If you love to teach and have a passion for your industry, you may want to consider part-time work in higher education. Here’s how to become an adjunct professor.
In this role, you teach courses just like a professor with tenure, but without the same responsibilities (or pay). Typically, an adjunct professor is an educator hired on a contractual, part-time basis, often teaching introductory undergraduate or prep courses semester-by-semester throughout an academic year.
While there typically isn’t any job security, you’re not required to conduct research, publish papers or even attend staff meetings — which can be a pro or con, depending on what you hope to gain from your professorship. In some cases, you’ll be teaching in a classroom; in other cases, you might be teaching a course in a distance learning environment.
Despite the contractual nature of the work, getting a job as an adjunct professor still requires an impressive resume. You may want to consider this kind of appointment as a side gig; or, if you’re hoping to work your way toward a tenured position, it occasionally serves as a stepping stone. Here’s why you might want to consider becoming an adjunct professor, and how to go about becoming one.
How to become an adjunct professor: Finding a job
Overall, employment of post-secondary instructors — both part-time and full-time — is projected to grow 15 percent from 2016 to 2026, according to the U.S. Bureau of Labor Statistics.1 It’s a growing sector, particularly for part-timers.
“There are expected to be more job opportunities for part-time postsecondary teachers since many institutions are filling vacancies with part-time rather than full-time teachers. There will be a limited number of full-time tenure-track positions and competition is expected to be high,” according to the Bureau.
Typically, to be considered for a job as adjunct professor, you need a master’s or doctoral degree, though some community colleges or technical schools hiring for these faculty positions may only require a bachelor’s degree along with relevant work experience. Most, however, will require some teaching experience, as well as knowledge of course management software programs such as Blackboard and CourseWeb.
The trick is, how can you get that teaching experience if you can’t get a teaching job? A good place to start is through a graduate teaching assistantship, where you — as a student — teach classes at the institution you’re enrolled in. If you’re in the sciences, postdoctoral research (where you work as a research associate at a college or university) would count as teaching experience.
In other cases, having relevant hands-on work experience outside of academia is a more important factor, particularly in fields such as healthcare and the arts. From there, you could look for an assistant adjunct professor position to gain teaching experience.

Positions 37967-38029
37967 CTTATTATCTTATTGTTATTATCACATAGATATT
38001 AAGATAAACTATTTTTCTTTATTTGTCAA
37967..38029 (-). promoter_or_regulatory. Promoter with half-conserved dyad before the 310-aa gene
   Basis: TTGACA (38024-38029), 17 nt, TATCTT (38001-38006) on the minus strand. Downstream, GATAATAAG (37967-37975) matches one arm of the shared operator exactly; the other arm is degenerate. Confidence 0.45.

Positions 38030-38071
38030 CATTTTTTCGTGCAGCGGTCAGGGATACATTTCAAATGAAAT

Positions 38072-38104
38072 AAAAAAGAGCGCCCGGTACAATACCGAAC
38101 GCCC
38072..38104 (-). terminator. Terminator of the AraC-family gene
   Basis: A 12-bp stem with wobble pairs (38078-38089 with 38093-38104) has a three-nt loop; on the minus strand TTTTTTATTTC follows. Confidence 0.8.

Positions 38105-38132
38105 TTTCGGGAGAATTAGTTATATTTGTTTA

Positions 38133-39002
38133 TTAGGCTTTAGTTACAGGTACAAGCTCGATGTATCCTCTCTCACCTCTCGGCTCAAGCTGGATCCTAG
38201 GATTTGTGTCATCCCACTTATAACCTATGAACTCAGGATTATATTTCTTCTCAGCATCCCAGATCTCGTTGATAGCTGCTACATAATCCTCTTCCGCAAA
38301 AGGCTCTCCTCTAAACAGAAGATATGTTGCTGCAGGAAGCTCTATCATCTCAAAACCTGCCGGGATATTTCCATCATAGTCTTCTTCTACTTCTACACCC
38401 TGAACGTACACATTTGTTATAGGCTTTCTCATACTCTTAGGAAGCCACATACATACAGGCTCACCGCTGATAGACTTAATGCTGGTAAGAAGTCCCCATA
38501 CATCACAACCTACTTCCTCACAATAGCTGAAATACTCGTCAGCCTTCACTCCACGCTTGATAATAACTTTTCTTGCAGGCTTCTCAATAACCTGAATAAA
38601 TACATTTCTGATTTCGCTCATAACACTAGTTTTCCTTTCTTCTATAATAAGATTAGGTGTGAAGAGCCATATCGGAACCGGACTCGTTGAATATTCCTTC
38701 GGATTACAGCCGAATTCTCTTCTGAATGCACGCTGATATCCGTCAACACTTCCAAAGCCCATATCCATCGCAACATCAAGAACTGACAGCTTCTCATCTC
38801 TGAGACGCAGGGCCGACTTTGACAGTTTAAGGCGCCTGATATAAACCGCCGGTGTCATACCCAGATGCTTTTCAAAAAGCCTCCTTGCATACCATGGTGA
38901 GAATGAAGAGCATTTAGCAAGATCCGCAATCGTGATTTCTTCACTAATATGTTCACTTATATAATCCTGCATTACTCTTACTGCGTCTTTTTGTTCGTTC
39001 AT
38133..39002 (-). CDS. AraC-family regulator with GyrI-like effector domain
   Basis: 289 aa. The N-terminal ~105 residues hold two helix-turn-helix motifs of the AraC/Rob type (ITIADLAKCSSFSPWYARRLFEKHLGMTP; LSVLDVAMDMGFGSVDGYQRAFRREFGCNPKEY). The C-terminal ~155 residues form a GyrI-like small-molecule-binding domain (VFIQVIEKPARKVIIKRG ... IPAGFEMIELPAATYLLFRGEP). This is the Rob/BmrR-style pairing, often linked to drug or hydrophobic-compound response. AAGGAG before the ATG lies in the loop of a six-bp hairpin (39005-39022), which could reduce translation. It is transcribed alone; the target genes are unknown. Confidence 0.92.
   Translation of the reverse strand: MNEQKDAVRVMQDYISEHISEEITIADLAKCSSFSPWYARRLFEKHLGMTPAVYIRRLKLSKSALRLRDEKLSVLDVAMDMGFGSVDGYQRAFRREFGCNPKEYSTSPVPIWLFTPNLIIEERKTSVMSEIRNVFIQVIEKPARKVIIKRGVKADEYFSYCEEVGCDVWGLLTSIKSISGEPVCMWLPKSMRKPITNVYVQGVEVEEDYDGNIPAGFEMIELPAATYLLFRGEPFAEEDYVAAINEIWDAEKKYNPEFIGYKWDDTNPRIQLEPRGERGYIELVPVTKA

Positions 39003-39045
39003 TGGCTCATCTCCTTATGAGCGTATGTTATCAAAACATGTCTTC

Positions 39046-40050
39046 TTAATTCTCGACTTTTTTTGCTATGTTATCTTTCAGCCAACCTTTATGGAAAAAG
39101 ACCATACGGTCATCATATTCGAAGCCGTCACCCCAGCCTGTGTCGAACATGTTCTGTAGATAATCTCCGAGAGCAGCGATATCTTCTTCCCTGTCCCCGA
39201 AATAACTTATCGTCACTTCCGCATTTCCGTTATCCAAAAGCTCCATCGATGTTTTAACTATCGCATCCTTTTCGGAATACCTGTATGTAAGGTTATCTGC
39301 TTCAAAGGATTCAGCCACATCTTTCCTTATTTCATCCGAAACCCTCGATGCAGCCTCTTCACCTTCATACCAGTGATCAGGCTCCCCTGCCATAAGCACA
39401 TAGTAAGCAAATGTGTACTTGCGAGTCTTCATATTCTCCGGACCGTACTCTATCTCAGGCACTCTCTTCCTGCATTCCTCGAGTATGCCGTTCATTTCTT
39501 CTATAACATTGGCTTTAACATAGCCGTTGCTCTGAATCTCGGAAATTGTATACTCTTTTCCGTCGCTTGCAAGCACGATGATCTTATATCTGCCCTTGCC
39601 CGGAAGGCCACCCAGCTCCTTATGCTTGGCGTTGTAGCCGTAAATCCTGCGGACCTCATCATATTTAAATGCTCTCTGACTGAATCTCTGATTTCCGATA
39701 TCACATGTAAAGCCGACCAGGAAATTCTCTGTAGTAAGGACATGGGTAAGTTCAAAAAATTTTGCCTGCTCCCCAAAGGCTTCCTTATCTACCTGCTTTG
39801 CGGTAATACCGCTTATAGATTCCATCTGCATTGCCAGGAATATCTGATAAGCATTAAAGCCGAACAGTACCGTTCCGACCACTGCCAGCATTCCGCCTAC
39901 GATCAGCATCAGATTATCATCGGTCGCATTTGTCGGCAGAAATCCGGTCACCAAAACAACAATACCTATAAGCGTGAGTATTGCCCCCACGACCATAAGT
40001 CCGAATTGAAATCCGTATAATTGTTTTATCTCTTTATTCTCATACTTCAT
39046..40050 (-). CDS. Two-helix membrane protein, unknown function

One important part in how to become an adjunct professor is patience. According to Career Trend, “patience is one gift you will need in your search for an adjunct position… It may take several years before that call comes asking you to fill a position.” It advises that you watch the colleges you applied to for openings and remind them regularly that you are available.2
How to become an adjunct professor: Pros and cons of the role
The path to becoming an adjunct professor isn’t an easy one, and the disadvantages have been well publicized. The job is temporary, with no benefits, and compensation is lower than tenured professors. Many adjunct professors will work at the same institution for years, on a contract by contract basis with no job security, often across multiple campuses.
Salary is often based on a per-course or hourly basis, and ranges anywhere from $2,000 to $6,000 per class (adjunct professors typically teach no more than three classes per semester). The national average salary for an adjunct professor in the U.S. is $27,843, based on data submitted anonymously by adjunct faculty employees to Glassdoor3. This is fine as a side gig, but isn’t considered a living wage.
Adjunct professors may end up doing the same amount of non-classroom hours as professors with tenure — since there’s no cutting corners when it comes to lesson planning or grading assignments — for less pay. And they don’t work enough in-classroom hours to earn health insurance or other employee benefits.
Another consideration: Adjunct professors typically aren’t offered dedicated office space and may feel isolated from tenured staff (though for introverts, that may be a pro).
On the other hand, working as an adjunct professor allows you to focus on teaching, rather than the administrative tasks and responsibilities that come with tenured professorship, with the flexibility to pursue other interests.
It’s a way to test the waters of a teaching career — or it can be a fulfilling side gig for those who want to pass on their knowledge and inspire a new generation of students.
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- Bureau of Labor Statistics, U.S. Department of Labor. Occupational Outlook Handbook, Postsecondary Teachers. Retrieved from https://www.bls.gov/ooh/education-training-and-library/postsecondary-teachers.htm
- Career Trend. (2017, July 5). How to become an adjunct professor. [Blog post] Retrieved from https://careertrend.com/how-2165669-become-adjunct-professor.html
- Glassdoor. Adjunct Faculty Salaries in United States. Retrieved from https://www.glassdoor.ca/Salaries/us-adjunct-faculty-salary-SRCH_IL.0,2_IN1_KO3,18.htm